The Rogue's tall SUV stance, mushy suspension, and all-season tires respond to corners with a good deal of understeer and body roll. However, if you keep the CUV well within its small performance envelope, the Rogue is a pretty good cruiser. The soft suspension soaks up all but the harshest of bumps, creating a smooth ride.
Further contributing to the Rogue's smoothness is Nissan's Continuously Variable Transmission (CVT). Under light loads, such as low-speed city driving or constant-speed freeway cruising, the Rogue's CVT is butter smooth, eliminating the jerking of shifting gears by constantly changing its gear ratios. Unlike some CVTs, the Rogue's transmission does so without constantly hunting around for the right virtual gear.
The CVT's Achilles' Heel is hard acceleration; floor the go-pedal from any speed and you'll be met with a second or so of hesitation while the transmission slides leisurely down to the right gear ratio.
While the Rogue's CVT is the only available transmission, customers are given the choice between front-wheel drive and all-wheel drive. We wouldn't dream of taking this soft-roader too far off of the beaten path, so unless you live in an area that gets a good deal of snow or rain, stick with the more efficient front-wheel drive option.
Our Rogue SL averaged 22.9 mpg over our testing cycle, which is on the low end of the EPA-estimated 22 city and 27 highway mpg.
Although the Nissan Rogue's name implies that we should be surprised by it in some way, the reality is that it just barely manages to meet our expectations for a small SUV in its price range.
The Rogue SL starts at $21,810. Add $1,930 for the Premium package, which brings the six-disc, seven-speaker Bose audio, Bluetooth, and keyless entry. The Garmin Nuvi navigation option costs $540 from Nissan. Tack on an extra $110 for floor mats and a $780 destination charge to reach an as-tested price of $25,170.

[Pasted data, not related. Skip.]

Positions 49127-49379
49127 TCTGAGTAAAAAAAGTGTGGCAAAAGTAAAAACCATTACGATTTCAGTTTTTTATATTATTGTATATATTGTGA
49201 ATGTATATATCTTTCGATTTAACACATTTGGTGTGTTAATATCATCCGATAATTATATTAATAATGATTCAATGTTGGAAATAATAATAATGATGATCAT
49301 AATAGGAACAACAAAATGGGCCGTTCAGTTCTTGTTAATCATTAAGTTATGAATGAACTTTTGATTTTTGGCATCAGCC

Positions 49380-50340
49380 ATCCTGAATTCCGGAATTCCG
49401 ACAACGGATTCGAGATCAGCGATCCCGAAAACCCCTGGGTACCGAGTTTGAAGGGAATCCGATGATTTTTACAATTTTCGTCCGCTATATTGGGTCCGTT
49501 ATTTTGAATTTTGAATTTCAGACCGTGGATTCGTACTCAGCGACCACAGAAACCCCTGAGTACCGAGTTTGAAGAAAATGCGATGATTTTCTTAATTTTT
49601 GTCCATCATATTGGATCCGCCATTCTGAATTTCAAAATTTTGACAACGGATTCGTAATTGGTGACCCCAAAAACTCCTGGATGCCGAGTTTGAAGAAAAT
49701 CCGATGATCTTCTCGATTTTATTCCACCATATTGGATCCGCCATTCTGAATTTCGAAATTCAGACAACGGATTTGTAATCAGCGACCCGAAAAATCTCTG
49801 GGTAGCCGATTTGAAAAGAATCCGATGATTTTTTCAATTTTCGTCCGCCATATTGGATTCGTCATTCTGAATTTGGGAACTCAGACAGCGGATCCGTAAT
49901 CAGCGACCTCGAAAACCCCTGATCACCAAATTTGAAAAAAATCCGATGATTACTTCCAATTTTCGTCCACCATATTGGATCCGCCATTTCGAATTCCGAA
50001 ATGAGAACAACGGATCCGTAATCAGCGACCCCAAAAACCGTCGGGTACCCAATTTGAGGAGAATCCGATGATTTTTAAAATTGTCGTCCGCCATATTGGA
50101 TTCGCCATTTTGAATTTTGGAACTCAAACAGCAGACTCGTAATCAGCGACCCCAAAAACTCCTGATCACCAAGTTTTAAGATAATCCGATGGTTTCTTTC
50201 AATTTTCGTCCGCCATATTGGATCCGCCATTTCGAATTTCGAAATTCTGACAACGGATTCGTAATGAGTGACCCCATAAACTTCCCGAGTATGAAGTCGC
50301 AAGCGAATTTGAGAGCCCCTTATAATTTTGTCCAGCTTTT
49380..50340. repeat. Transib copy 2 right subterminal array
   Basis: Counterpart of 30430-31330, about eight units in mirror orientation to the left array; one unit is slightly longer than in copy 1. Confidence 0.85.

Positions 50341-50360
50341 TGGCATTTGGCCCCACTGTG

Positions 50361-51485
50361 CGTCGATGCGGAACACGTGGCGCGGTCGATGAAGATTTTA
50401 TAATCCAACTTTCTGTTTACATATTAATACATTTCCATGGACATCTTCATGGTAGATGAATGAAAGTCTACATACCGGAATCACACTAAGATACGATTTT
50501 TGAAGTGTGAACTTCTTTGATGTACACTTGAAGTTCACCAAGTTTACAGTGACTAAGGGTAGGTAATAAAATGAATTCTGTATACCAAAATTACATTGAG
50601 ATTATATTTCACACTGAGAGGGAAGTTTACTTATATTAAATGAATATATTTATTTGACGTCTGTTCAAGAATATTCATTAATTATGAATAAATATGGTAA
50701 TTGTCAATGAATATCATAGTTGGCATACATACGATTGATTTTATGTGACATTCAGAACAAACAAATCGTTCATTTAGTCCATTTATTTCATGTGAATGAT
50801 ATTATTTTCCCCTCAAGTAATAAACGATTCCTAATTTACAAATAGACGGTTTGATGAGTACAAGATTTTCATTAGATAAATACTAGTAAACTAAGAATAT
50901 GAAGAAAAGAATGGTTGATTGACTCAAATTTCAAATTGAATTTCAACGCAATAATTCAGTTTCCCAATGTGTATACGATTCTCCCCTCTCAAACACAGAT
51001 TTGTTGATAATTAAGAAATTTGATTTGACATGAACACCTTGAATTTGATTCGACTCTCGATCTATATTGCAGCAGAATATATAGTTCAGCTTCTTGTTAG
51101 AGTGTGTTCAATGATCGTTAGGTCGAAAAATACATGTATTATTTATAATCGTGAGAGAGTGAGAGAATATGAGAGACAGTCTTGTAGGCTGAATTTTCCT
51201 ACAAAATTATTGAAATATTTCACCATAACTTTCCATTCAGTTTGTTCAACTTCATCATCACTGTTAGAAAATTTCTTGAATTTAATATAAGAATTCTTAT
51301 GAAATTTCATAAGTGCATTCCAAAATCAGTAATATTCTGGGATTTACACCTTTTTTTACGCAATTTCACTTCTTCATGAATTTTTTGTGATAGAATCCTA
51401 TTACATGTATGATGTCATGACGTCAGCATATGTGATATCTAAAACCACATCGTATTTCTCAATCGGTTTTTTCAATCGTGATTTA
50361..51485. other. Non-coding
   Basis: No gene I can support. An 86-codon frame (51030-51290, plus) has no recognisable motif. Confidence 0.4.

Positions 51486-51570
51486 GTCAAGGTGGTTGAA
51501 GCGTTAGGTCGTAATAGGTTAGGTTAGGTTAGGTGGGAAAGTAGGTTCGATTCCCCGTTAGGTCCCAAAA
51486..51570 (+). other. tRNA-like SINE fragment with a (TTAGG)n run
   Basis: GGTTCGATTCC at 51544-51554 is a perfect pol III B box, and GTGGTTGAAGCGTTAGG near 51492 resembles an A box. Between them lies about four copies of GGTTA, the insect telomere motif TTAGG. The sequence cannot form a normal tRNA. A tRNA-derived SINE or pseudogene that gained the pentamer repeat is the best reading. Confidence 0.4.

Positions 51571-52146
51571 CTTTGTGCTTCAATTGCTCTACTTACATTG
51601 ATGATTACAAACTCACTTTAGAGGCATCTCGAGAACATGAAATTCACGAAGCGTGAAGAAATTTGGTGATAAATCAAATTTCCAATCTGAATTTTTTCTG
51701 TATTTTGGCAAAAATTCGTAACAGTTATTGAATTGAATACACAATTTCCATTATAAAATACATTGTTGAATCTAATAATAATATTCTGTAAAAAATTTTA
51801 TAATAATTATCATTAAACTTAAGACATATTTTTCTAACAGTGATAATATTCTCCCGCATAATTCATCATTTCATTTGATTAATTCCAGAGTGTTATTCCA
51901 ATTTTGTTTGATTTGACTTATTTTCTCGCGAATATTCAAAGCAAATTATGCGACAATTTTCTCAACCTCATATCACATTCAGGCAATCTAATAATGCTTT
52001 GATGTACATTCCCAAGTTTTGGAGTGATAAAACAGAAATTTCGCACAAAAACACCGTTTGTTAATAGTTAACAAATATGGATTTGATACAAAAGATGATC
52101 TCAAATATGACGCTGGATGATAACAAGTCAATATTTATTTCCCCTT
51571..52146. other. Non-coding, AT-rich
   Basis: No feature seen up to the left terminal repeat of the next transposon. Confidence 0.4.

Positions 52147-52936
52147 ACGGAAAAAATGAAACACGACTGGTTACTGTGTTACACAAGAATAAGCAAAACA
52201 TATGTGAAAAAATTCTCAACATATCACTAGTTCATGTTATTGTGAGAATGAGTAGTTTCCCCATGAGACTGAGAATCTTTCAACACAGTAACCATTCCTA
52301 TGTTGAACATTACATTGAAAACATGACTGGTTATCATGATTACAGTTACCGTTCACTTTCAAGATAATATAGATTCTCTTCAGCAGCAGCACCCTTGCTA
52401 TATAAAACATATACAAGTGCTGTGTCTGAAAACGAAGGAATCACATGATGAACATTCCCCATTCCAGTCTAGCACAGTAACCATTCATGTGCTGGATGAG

The low level of cabin tech hurt the Rogue's otherwise average score.
The Rogue earns a low cabin comfort score because of its lack of digital-audio inputs, limited cabin tech, and overpriced and under-integrated Garmin Nuvi navigation option, which can be purchased separately for about half of what Nissan charges.
Performance is pretty good, as long as you don't push the Rogue too hard, and the CUV gains an extra point for its supersmooth CVT.
We're split on our feelings about the Rogue's design. On one hand, the cabin materials feel high quality and the controls fall nicely into place. On the other, we wouldn't want to spend a long period of time in such a dull cabin on such uncomfortable seats.
Performance-oriented drivers should look to the, which can drive circles around the Rogue. Despite lacking Bluetooth hands-free, the features a higher-quality cabin and a better tech package. However, both of these vehicles are significantly more expensive than a similarly equipped Rogue and are less fuel efficient.
|Model||2009 Nissan Rogue|
|Power train||2.5-liter DOHC four-cylinder, CVT|
|EPA fuel economy||22 mpg city/27 mpg highway|
|Observed fuel economy||22.9 mpg|
|Navigation||Optional Garmin Nuvi 750 portable navigation system|
|Bluetooth phone support||Optional|
|Disc player||Six-disc CD changer with MP3 playback|
|MP3 player support||Auxiliary analog input|
|Other digital audio||XM satellite radio|
|Audio system||Seven-speaker Bose premium audio with subwoofer|
|Price as tested||$25,170|